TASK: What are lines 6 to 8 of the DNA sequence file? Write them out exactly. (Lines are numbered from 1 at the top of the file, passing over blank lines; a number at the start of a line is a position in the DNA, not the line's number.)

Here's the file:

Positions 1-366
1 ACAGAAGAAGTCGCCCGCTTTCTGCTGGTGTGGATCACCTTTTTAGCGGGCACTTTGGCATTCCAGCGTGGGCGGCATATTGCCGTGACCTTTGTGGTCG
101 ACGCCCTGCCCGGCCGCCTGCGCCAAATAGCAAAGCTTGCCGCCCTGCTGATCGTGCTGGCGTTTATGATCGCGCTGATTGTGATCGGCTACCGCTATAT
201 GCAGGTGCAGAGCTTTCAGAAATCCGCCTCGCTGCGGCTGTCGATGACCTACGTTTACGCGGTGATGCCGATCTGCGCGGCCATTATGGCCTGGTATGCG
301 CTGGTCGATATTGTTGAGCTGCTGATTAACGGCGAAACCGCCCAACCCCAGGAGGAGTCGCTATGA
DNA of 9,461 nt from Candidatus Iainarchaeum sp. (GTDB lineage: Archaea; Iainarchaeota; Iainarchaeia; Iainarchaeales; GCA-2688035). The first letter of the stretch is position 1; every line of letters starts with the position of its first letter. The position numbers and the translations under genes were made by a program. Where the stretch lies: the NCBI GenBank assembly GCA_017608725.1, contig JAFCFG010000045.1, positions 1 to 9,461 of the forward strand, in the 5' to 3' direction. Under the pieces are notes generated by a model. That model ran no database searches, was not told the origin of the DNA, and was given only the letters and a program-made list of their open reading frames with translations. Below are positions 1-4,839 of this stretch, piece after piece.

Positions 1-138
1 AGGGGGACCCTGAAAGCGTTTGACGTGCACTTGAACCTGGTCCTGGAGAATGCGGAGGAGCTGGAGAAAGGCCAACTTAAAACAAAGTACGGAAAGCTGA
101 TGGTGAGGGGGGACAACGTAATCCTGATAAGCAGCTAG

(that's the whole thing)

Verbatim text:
DNA of 9,461 nt from Candidatus Iainarchaeum sp. (GTDB lineage: Archaea; Iainarchaeota; Iainarchaeia; Iainarchaeales; GCA-2688035). The first letter of the stretch is position 1; every line of letters starts with the position of its first letter. The position numbers and the translations under genes were made by a program. Where the stretch lies: the NCBI GenBank assembly GCA_017608725.1, contig JAFCFG010000045.1, positions 1 to 9,461 of the forward strand, in the 5' to 3' direction. Under the pieces are notes generated by a model. That model ran no database searches, was not told the origin of the DNA, and was given only the letters and a program-made list of their open reading frames with translations. Below are positions 1-4,839 of this stretch, piece after piece.

Positions 1-138
1 AGGGGGACCCTGAAAGCGTTTGACGTGCACTTGAACCTGGTCCTGGAGAATGCGGAGGAGCTGGAGAAAGGCCAACTTAAAACAAAGTACGGAAAGCTGA